Nearly 100 percent of the vehicles on the apron at Hamburg Airport (HAM) run on alternative fuels, including synthetic diesel. Its focus on alternative fuels, along with a diversity of the drive types make the airport a reference for the mobility of the future.
For more than five years, the airport has operated without fossil-derived diesel. Since the end of 2016, all diesel-powered vehicles at Hamburg Airport use a synthetic, zero-emissions fuel. Hamburg was the first international airport in the world to make this switch.
According to the airport, its green fleet is comprised of a luggage tractor fleet operating on 100 percent natural gas – and soon hydrogen drive; a diesel fleet running on 100 percent synthetic fuel; solar-powered passenger stairs for aircraft boarding; and passenger cars with electric and hydrgogen fuel cell drive.
Earlier this year, the airport received an all-electric e.COBUS from COBUS Industries for test operation on the apron. The company and the airport teamed with GATE, an association of the airport supply industry, and used the InnoAirport platform to test the forward-looking and sustainable technology in a real airport operation.
"At Hamburg Airport, we are always open to new technologies. We support the further development of powertrains that make air traffic and ground operations quieter and more environmentally friendly. That's why we are pleased to be able to offer the new e.COBUS a real test environment on our apron," Burkhardt Höfer, managing director of HAM ground handling in a GATE, said in news release announcing the trial.
According to Kevin Fischer, innovation manager at GATE, the test with the e.COBUS was primarily intended to illustrate that an electric bus is capable of running a normal shift and thus replacing a diesel model.
Hamburg Airport in 2019 purchased 12 diesel COBUS vehicles and has expressed interest in either electric or hydrogen drive technology for the future.
“We offer our customers a free-of-charge testing of the e.COBUS for future requirements,” says Andreas Funk, CCO/sales director for COBUS Industries GmbH in Germany.
The e.COBUS used in Hamburg was a demo bus, which came from Lisbon. It was trialed during regular shifts, temporarily replacing a diesel bus in Hamburg, then headed to Germany and Italy for additional tests.
Funk points out the e.COBUS was the first low-floor electrically driven airport bus in the market and is based on the well-known diesel COBUS product.
Since 2016, nearly 100 e.COBUS vehicles have been delivered to customers in the United States, Canada, Europe, Middle East, Hong Kong and China.
“We are the only manufacturer who offers several types of battery technologies, such as LTO (lithium titanate) and LFP (lithium ferrophosphate) batteries in order to cope with the operational requirements best,” Funk says.
The e.COBUS 3000 holds 110 passengers, the e.COBUS 2700 carries 96 and the e.COBUS 2700S transports 77. The busses have a Mercedes Benz chassis and aluminum body along with a Siemens ELFA Electric Powertrain. Complete charging typically takes one to two hours.
“A very interesting offer from COBUS is our conversion program known as e.START, where we electrify diesel COBUS. We have also done that for customers in England, Switzerland and Austria,” Funk says.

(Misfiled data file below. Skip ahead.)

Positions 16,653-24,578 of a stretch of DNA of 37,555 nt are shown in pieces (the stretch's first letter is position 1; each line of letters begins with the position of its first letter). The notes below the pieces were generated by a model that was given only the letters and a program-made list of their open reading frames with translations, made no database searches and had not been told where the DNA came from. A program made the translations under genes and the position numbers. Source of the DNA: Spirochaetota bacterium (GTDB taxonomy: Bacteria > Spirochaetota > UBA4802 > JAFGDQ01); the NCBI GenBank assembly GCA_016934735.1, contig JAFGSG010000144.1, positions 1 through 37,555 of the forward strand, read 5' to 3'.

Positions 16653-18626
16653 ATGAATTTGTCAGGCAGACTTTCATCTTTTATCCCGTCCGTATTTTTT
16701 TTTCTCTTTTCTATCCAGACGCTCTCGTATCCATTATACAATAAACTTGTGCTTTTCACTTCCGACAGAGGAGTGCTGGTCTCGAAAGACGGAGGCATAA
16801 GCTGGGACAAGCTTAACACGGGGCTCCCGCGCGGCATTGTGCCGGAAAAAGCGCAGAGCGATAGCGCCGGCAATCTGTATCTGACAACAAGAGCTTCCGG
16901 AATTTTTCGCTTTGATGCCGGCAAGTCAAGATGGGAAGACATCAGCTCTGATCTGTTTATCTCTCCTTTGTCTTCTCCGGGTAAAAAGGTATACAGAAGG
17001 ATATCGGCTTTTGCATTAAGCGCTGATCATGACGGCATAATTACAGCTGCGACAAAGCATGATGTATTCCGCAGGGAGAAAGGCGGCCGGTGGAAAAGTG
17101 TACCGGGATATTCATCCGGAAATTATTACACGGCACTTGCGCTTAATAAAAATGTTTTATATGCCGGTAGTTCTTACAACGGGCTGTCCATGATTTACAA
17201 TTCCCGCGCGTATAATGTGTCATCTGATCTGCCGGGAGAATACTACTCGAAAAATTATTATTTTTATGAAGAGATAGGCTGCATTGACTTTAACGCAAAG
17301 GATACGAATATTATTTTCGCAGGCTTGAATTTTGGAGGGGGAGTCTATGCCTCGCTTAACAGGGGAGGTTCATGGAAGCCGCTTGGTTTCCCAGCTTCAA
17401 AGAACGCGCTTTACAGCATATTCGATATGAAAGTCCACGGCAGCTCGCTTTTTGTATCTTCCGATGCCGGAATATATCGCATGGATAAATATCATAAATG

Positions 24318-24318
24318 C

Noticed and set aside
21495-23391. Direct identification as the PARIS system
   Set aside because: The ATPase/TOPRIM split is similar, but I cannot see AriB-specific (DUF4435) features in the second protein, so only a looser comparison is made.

While the diesel engine is removed and an electric drive train and battery packs are added, more than 80 percent of the material is repurposed.
Through the e.START project, Funk says, “A diesel COBUS can have a second life and is therefore real sustainable.”
To fulfill future further alternative drive demands, Funk reports COBUS is working to develop the first hydrogen fuel cell-driven bus, which is expected to be available in 2023.
Hamburg Airport was certified Level 3+ by the Airport Carbon Accreditation (ACA), retroactively for 2021. The Airport Carbon Accreditation is an independent certification process specially developed for airports to record and reduce greenhouse gas (GHG) emissions.
At the end of 2021, the airport became the first major commercial airport in Germany with CO2-neutral operations.
“We have thus satisfied the strict demands of Airports Council International Europe (ACI) for certification of CO2 neutrality,” Michael Eggenschwiler, chief executive officer of Hamburg Airport, says.
The building blocks of CO2-neutral airport operations are reduced energy consumption, innovative technologies, conservation projects and high-quality offset certificates.
Since 2009, Hamburg Airport has reduced its annual CO2 emissions by almost 80 percent, from 40,000 to 8,700 tonnes. In order to fully compensate for the remaining CO2 emissions, Hamburg Airport currently has to invest in high quality offset certificates. With these certificates, in collaboration with FirstClimate, ecological projects are supported to verifiably reduce CO2 emissions within the global cycle. By achieving further CO2 reductions through our own actions, the proportion of offset certificates purchased will be reduced step by step.
The long-term goal is now to go without CO2 emissions entirely by 2035.
“Despite the economic difficulties arising from the coronavirus pandemic, we have pursued our climate protection goals as a top priority. We are thrilled to be the first major airport in Germany to achieve CO2 neutrality,” Eggenschwiler says. “Today, we are reaping the rewards of the innovative environmental work that our committed team has undertaken over more than three decades. We would never have achieved CO2 neutrality so soon had we not started working consistently towards that goal more than ten years ago. As a municipal corporation, we are leading by example and making our contribution to achieving Hamburg’s climate protection targets.”